© 2009 by Kathleen Kemsley, first published in Rider Magazine, Feb. 2010
Idaho is a beautiful state, its attractions numerous. However, the Gem State’s image needs some polishing. In many people’s minds, the name “Idaho” still conjures up visions of overall-clad country boys hauling trucks full of potatoes.
Having once resided in Idaho, I know better. My husband and I headed north on our motorcycles in August 2008, to explore some of the state’s asphalt gems. We followed several of Idaho’s 27 scenic byways, taking in some spectacular country along the way.
I’ve always been an enthusiastic, if not pitch-perfect, singer inside my helmet. Since I purchased an i-pod the year before and loaded it with 800 of my favorite songs, this ride along Idaho’s most scenic routes represented an opportunity for me to enjoy a sound track during each day’s ride.
So, in an effort to promote Idaho as a gem of a motorcycling destination, I offer a David Letterman-style list: “Top Ten Reasons to Ride and Sing in Idaho.”
10. USFS campgrounds
Late afternoon of the first day in Idaho, we stopped at the Riverside RV Park and Campground in Bellevue, near the twin upscale ski hamlets of Hailey and Ketchum. The owner wanted $18 for the privilege of pitching a tent in the dirt. No picnic table was offered, no shade, no grass. But, he was quick to point out, wi-fi was available. When I expressed dismay, he scolded me, “Lady, don’t you realize that you’re in the high rent district!”
Deciding to move on, then, was fairly easy. Tom Petty and I sang “Don’t Come Around Here No More” as we proceeded north eight miles past Ketchum to the U. S. Forest Service’s North Fork campground. There, $10 bought us a pretty, tree-shaded campsite alongside the Big Wood River. Despite the fact that it was a mid-summer Saturday, the campground was only half full. No wi-fi, but the sound of breeze fluttering aspen leaves more than compensated.
- Steep rugged terrain
Departing the North Fork campground, the Sawtooth Scenic Byway followed the Big Wood River north to Galena Summit. There a conveniently located pullout provided the opportunity to admire a stunning view of the Sawtooth Range.
In my work as a wildfire dispatcher, we use the phrase, “steep, rugged terrain” to describe this kind of country. Fire crews dread assignments on the 60% slopes. But for a motorcyclist, the twisty roads that weave through these mountains are divine.
We turned from the Sawtooths west onto the Ponderosa Pine Scenic Byway. An appropriate mood was established by “The Mountains Win Again,” a sweet, sad song by the late Bobby Sheehan of Blues Traveler. The road glided over Banner Summit. Mountains nearly vertical rose on both sides of a highway shrouded in shadow. Pensive, lost in thought, I leaned into a road that twisted like knotted rope through the heart of Idaho.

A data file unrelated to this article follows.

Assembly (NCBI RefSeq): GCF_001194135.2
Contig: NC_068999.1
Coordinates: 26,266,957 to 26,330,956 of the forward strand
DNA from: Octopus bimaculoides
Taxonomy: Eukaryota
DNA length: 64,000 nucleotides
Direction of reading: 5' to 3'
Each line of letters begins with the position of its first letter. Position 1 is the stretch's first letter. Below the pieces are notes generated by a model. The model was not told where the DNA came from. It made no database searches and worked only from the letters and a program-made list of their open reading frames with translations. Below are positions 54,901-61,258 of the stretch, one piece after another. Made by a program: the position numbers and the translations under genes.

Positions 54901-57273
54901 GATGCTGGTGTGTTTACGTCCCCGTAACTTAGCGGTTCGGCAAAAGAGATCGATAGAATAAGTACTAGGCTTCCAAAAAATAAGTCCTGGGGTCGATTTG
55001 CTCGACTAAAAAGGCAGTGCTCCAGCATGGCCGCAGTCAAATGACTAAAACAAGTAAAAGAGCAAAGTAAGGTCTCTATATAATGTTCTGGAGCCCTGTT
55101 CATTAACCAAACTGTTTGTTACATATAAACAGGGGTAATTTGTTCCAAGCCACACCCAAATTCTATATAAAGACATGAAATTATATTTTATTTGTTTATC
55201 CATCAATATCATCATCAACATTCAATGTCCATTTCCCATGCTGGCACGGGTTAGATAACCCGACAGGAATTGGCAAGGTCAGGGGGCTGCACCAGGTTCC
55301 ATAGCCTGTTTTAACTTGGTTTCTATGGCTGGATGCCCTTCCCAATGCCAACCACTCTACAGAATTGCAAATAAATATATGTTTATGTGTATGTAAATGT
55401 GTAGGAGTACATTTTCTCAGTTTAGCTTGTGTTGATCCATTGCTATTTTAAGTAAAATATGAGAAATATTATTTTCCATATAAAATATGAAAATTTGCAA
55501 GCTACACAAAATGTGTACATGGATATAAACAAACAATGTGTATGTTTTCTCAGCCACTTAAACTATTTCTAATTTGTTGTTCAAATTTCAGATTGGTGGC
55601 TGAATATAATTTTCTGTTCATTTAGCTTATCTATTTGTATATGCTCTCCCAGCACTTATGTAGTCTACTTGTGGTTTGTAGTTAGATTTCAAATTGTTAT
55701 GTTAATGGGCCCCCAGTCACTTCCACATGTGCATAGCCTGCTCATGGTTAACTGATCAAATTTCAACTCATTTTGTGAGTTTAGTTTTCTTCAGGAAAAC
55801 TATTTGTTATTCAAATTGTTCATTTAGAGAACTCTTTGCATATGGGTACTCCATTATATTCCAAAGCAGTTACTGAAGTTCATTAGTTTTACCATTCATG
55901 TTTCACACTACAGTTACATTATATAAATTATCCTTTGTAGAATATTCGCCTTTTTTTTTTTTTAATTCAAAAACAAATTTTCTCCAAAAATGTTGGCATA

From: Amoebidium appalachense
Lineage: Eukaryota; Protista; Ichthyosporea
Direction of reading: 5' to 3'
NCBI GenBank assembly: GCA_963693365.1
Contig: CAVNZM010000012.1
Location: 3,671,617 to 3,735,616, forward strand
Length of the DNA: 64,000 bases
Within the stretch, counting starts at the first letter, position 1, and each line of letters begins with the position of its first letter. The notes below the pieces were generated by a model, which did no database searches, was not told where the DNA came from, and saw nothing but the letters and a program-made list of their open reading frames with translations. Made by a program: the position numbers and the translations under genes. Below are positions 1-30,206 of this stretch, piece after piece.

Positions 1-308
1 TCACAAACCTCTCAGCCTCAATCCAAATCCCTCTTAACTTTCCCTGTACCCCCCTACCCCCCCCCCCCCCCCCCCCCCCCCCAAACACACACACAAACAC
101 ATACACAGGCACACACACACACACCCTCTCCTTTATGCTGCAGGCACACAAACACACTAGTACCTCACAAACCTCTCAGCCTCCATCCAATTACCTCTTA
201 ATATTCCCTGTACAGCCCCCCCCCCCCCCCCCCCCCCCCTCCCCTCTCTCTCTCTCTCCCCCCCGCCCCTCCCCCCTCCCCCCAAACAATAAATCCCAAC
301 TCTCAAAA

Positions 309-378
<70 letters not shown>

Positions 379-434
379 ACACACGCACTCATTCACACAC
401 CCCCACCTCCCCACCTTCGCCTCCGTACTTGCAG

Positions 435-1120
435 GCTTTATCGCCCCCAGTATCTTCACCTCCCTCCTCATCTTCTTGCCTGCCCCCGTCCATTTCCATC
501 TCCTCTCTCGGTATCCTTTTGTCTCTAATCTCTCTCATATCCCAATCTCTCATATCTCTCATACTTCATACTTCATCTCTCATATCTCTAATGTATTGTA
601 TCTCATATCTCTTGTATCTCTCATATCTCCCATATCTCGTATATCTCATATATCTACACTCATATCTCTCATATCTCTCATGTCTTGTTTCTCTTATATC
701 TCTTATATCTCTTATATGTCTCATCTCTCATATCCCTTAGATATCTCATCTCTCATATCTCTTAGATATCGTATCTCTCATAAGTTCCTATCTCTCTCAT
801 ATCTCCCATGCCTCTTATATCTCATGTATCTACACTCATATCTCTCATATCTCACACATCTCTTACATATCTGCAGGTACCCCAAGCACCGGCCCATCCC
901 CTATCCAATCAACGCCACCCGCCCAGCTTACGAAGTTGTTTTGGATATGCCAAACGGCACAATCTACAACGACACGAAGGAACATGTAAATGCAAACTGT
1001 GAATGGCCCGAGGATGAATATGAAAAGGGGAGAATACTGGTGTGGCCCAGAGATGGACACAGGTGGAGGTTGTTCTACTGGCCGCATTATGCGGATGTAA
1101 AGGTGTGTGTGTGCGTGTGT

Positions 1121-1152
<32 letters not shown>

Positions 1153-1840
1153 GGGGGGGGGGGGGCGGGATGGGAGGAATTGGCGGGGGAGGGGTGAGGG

During the winter months, Stanley takes the honors as the coldest place in the lower 48 almost as often as does International Falls, MN. But in the summer, the tiny town at a crossroads in the middle of nowhere turns into a beehive of activity, as whitewater rafters, trail riders, campers, and day-trippers from Boise all stop to replenish supplies. I joined the procession into the general store, in pursuit of coffee.
Apparently the grocery supply truck was late, or perhaps a group from Seattle had recently passed through. Whatever the reason, the coffee shelf was bare. Dejected, I started west on Highway 21 wracking my brain for the next place where good coffee might be available… McCall? Lewiston?
As Bob Dylan warbled “One More Cup of Coffee for the Road,” I spied a microscopic café out of the corner of my eye. Pulling a quick U turn, I coasted down a steep driveway and sauntered in to the business with my helmet still on. Score! The Trillium Coffee House sold me a pound of beans, roasted in Hailey, for less than ten bucks. They also offered a wi-fi connection for free. Take that, Riverside RV Park!
- Hot springs
Idaho is situated over a lot of hot water. During the years I lived in Idaho, I used to head out nearly every weekend to one or another of the hot springs tucked into remote corners of Idaho. I have my favorites; every Idahoan does. The location of a couple of them (one in particular) I will not under any circumstances divulge. But there are others more public that I don’t mind recommending to everybody.
A standout on the list of public hot springs, Kirkham is both visually attractive and easily accessible by motorcycle. Located along Highway 21, just a few miles east of Lowman, Kirkham’s springs emerge in several separate flows from a steep hillside above the Payette River. At the USFS parking lot, I paid my $3 fee, changed into a bathing suit and was down a flight of wooden steps to the springs in five minutes.
Sinking into hot water up to my neck in one of several bathtub-sized hot pools felt like heaven. Annie Lennox’s song of gratitude came to mind: “I thank You for the air to breathe, the heart to beat, the eyes to see again. A thousand beautiful things.” Presently I roused myself and progressed to a cooler pool below, separated from the river by a hand-built rock wall. Lastly, I stood beneath a hot waterfall, where sparkling 106 degree water cascaded onto my shoulders and administered a deep massage. Aaaahhhhhh.